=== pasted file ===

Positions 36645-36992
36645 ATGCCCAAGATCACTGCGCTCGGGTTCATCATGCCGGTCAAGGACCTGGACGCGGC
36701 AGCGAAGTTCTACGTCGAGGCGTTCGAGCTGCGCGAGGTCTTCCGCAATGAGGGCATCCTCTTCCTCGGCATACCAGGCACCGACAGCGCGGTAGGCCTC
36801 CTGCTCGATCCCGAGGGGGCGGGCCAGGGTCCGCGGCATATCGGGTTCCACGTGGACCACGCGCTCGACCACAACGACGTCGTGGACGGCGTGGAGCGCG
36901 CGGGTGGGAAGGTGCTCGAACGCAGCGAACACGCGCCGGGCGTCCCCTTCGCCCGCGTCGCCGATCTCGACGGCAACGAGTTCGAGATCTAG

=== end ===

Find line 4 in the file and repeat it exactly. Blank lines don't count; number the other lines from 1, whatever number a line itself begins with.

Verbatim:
36801 CTGCTCGATCCCGAGGGGGCGGGCCAGGGTCCGCGGCATATCGGGTTCCACGTGGACCACGCGCTCGACCACAACGACGTCGTGGACGGCGTGGAGCGCG